Built for speed

Our time with the Satio marks the fourth opportunity we've had this year to experience the phone in person, and each time we've seen a significant improvement in performance. In fact, it's gotten to the point where we don't see any performance lag when moving through the menus or switching applications. Sony Ericsson has refined this interface to a point where we have no reservations in highly recommending this touchscreen experience.

Areas where we remain reserved are in regards to battery life and cell tower signal reception. The battery life is bad, but not unusually so for a touschscreen with a large display. As with many phones in this class, the Satio's battery lasts for about a day, and we found ourselves charging it each evening. The reception issues were more concerning, with the Satio losing the ability to make calls or send messages in areas where few phones struggle, like train stations for example. Those familiar with the iPhone will know about this trade off; exceptional performance in a few key areas — the camera and media playback in the case of the Satio — at the expense of phone functionality under certain circumstances.

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Ahmad posted a comment   

Excellent Camera results. Bugs are fixed with latest software update. Now runs smoothly.
LOVE you Sony Ericsson.


mus posted a comment   

The Good:camera

The Bad:battery

i think the battery life is very poor. but i still love sone ericsson..


Rob posted a review   

The Good:Excellent camera, big screen

The Bad:Poor battery life, very slow software, constant crashing/freezing, touch screen is crap

After about 8 years with Sony Ericsson, this is my last one. First phone was excellent but they have just been getting worse. Sent away three times for repair and nothing has been fixed. Luckily Vodafone are giving me something completely new free of charge.

Sony Ericsson - never again.


Callas posted a review   

The Good:Camera

The Bad:Touch screen is dreadful

Clumsiest piece of techno junk I've ever owned


shahars85 posted a reply   

i had 2 sony before c905 c800. they both were fantastic with great camera with owsom xenon flash, that really improved the pictures. what that really make those phones work better than satio, if in the speed of opening files, like a song, it's much more faster with memory card m2 that in satio it's SD. with m2 you can enjoy camera menu faster for exp. applications run faster for exp. another thing that really botter me, why oh why? sonyericsson use nokia as system. what happen? all the smarts fired?
thanks for listening


cbb posted a comment   

The Good:games

The Bad:everything.. literally

Well it stops working out of the blue, it freezes and it has poor battery life. Get a life sony and bring out something thats not crap and actually works !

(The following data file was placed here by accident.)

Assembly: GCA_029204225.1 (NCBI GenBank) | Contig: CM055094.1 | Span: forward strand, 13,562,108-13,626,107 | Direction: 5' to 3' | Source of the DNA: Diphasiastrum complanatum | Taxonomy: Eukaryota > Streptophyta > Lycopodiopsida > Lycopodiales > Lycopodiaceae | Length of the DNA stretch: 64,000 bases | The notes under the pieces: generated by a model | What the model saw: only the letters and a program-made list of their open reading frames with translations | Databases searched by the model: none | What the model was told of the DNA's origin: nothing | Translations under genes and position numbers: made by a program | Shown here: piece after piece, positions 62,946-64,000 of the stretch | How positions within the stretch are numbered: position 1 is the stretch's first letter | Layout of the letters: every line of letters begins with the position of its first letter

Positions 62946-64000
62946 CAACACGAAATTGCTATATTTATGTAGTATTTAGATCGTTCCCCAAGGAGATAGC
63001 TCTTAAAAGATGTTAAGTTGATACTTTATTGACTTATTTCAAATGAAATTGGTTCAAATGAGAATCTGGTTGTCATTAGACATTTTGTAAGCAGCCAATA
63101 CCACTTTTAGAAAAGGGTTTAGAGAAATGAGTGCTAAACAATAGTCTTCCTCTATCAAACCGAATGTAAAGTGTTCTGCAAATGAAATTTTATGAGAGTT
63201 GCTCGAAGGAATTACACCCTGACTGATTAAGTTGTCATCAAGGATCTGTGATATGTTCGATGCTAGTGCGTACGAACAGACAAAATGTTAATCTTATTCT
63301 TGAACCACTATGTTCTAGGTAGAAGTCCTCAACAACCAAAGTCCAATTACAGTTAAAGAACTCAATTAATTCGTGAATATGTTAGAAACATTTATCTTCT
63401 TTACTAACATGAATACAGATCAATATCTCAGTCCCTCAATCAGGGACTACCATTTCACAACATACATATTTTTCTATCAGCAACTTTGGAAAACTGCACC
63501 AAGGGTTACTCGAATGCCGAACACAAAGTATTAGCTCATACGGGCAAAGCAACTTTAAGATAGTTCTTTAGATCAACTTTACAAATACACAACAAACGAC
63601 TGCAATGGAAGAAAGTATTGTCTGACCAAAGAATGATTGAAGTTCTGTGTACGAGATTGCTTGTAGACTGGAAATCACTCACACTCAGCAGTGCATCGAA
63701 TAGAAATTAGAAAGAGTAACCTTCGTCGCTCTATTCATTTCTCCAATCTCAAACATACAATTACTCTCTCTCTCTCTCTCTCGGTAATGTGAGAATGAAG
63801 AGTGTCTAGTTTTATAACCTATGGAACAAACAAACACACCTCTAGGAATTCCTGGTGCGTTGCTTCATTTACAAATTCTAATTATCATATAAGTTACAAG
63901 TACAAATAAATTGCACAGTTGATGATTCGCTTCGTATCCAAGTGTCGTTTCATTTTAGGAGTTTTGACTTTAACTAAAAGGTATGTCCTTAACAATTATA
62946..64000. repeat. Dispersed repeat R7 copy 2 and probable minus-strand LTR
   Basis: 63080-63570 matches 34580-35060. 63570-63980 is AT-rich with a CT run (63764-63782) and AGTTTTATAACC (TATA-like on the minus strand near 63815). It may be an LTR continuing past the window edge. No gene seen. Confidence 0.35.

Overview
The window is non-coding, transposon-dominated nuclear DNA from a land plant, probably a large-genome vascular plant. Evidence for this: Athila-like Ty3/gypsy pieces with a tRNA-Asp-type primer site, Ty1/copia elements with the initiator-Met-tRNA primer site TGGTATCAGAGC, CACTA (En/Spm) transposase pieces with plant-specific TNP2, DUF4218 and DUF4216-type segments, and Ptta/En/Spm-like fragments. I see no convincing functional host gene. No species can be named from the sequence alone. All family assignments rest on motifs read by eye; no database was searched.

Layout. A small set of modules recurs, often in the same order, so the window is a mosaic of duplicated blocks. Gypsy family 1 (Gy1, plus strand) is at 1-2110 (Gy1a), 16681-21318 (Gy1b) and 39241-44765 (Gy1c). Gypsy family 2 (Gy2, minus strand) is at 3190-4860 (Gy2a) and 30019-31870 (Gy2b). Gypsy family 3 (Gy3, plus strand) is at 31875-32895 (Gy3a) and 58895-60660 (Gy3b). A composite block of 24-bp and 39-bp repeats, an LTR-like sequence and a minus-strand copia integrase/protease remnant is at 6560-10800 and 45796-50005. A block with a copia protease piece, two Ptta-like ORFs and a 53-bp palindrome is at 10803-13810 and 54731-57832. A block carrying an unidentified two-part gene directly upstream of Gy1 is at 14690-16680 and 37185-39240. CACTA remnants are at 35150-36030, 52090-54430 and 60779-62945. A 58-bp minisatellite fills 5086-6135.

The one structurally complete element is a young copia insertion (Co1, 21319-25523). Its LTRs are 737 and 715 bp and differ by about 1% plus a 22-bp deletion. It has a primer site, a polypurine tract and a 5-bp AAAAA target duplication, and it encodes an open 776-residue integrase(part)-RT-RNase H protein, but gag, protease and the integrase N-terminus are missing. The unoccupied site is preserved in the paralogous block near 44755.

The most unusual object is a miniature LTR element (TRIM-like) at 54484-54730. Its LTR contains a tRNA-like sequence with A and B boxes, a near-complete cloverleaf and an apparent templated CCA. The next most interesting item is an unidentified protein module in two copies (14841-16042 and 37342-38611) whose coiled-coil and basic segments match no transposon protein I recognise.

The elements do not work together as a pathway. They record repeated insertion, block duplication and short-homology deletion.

wolffa posted a reply   

mate it sounds like u just got ine with a glitch did u ever tell who u got it from coz they should of sent it to get checkd


PhoneKiller posted a review   

The Good:Rich features, nice camera, large screen, has everything

The Bad:not much feature/setting on camera, gps/phone signal issues, few bugs on symbian OS

battery life improve significantly if you're using the latest firware/update; wisepilot is good but way too slow to lock-on satelites


K8 posted a comment   

The Good:Camera

The Bad:Everything but the camera

I have had mine for 3 months. Phone continually re-starts itself, touch screen not responsive, not all letters appear on qwerty keyboard, answer button does not always work, drops out during calls, update did not help. Waste of money especially for a small business owner. Frank you must work for Sony or use your phone as a camera/paperweight, cause no loves everything about any phone. see the sony web site forums about how SH#T this phone is

BenjaminO Facebook

BenjaminO posted a review   

The Good:Camera, Screen resolution

The Bad:Audio playback, Symbion OS,

I found the hardware to be pretty top shelf. However the performance issues and just plain chunky user experience from the OS leaves me disappointed, In particular the audio playback's ad lib and frustrating volume control. Would have enjoyed android, for app's etc.

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User Reviews / Comments  Sony Ericsson Satio

  • Ahmad


    "Excellent Camera results. Bugs are fixed with latest software update. Now runs smoothly.
    LOVE you Sony Ericsson."

  • mus


    "i think the battery life is very poor. but i still love sone ericsson.."

  • Rob



    "After about 8 years with Sony Ericsson, this is my last one. First phone was excellent but they have just been getting worse. Sent away three times for repair and nothing has been fixed. Luckily Vo..."